Development: Beyond Governments to Communities

Recently, a friend who is a former diplomat and academic asked me a question about U.S. foreign assistance and its role in driving economic development and leading to better lives and greater stability. He asked, if two countries are candidates for aid but one has a better government and policies, do you work with the former, even if the inadequate country is more in need of stability and its people in need of better lives? To offer a concrete example, why should we aid Afghanistan where women – half the potential work force – are excluded from any active role in the economy outside the family? Wouldn't it be better to invest our development assistance in countries where women can contribute more to the countries' development?

The question invited me to step back from the day-to-day grind of my work and think. I did not like the way the question was framed as a dichotomy between types governments, because governments are not the sole drivers of stability and better lives. And, being trained as a lawyer, I wanted to avoid a direct or simple answer to his question.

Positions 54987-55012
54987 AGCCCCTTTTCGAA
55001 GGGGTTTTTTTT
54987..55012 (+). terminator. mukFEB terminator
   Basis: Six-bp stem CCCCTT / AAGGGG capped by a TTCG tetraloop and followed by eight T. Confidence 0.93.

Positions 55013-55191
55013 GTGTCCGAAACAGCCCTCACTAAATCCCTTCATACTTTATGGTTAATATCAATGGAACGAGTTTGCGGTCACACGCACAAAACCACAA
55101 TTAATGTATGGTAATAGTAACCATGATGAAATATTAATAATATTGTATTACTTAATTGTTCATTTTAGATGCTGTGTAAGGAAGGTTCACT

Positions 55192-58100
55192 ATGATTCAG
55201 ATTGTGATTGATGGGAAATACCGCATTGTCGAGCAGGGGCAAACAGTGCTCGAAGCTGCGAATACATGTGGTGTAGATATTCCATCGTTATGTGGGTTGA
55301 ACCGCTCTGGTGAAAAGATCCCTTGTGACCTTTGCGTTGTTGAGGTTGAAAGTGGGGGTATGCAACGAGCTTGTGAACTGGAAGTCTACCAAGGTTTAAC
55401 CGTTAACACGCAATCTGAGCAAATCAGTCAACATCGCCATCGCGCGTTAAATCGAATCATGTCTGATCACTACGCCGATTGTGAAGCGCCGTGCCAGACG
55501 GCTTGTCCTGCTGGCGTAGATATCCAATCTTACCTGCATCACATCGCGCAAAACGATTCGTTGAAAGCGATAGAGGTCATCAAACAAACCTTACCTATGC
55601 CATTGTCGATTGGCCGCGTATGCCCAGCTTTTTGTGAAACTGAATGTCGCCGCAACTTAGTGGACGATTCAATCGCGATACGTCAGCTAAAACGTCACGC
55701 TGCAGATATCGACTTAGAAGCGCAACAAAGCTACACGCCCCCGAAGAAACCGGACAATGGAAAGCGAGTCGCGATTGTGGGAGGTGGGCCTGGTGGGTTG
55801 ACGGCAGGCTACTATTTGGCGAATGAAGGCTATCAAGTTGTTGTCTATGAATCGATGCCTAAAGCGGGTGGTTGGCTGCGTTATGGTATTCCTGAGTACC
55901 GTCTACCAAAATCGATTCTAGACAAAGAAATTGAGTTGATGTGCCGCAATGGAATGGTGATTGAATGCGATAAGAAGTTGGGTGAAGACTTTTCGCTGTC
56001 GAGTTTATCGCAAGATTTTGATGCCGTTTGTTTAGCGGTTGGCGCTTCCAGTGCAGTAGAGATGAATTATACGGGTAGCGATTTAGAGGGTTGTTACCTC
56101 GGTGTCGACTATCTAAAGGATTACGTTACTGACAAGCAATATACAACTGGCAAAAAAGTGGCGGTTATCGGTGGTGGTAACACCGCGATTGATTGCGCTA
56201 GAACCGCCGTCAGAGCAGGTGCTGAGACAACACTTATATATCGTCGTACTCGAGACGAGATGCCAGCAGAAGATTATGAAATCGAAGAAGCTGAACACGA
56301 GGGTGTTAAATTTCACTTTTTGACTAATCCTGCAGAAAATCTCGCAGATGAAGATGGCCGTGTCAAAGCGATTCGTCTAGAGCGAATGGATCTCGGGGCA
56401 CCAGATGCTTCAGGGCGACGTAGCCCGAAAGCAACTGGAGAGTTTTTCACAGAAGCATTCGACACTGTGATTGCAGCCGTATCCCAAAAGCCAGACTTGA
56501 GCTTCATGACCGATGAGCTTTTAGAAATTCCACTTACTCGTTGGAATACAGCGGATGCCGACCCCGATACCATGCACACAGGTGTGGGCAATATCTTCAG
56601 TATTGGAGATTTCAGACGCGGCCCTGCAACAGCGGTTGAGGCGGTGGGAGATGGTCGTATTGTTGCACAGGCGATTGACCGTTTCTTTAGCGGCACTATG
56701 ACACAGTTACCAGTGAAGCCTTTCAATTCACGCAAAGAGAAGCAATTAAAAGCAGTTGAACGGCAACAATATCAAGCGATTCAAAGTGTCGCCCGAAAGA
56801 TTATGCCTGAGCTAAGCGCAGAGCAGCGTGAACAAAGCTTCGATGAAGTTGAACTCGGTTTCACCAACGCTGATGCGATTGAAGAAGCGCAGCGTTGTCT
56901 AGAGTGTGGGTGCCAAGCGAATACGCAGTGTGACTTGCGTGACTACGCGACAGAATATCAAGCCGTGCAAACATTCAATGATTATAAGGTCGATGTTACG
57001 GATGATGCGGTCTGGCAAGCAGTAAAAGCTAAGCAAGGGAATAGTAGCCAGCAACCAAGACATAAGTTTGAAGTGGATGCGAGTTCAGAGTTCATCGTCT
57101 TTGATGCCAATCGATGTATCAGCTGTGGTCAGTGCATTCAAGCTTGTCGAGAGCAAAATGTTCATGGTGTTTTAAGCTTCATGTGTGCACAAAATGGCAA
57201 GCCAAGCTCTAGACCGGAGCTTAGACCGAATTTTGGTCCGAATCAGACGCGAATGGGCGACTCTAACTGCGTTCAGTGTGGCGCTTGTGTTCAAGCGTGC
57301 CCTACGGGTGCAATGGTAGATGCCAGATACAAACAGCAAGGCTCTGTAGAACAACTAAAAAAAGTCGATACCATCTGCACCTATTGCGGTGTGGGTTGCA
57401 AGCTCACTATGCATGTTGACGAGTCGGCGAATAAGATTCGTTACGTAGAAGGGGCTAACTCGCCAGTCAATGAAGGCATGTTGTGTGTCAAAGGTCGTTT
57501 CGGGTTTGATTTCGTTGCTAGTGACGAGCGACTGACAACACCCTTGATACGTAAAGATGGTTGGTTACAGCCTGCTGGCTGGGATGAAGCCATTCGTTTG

I suggested to my friend that, as a former diplomat, he should appreciate that each situation is unique. The United States might prefer to work with the better-governed country that can be given incentives to achieve reach great heights (e.g., countries with Millennium Challenge Corporation compacts). We are also likely to continue to provide aid to a variety of countries for reasons of our national self interest (even though many of these states are under military rule and promote policies that are inconsistent with our stated values – see our aid Egypt).

What I do see and am heartened by is the network of private civil society actors who support others around the world out of a commitment to human well-being and justice without regard to what nation states do. Mercy Corps, World Vision, Care and many others continue to work with and develop local Afghan NGOs that support women. Groups of doctors and nurses, sponsored by churches, nonprofits and hospitals continue to travel to Latin America to deliver medical services in local communities. And support goes two ways. Last winter, pizzas ordered by supporters from all over the world were delivered to protestors sitting in at the Wisconsin state capital who were challenging an anti-worker “right-to-work” law. All of this is human-to-human, community-to-community assistance without regard to how well anyone is governed. Governments may someday catch up.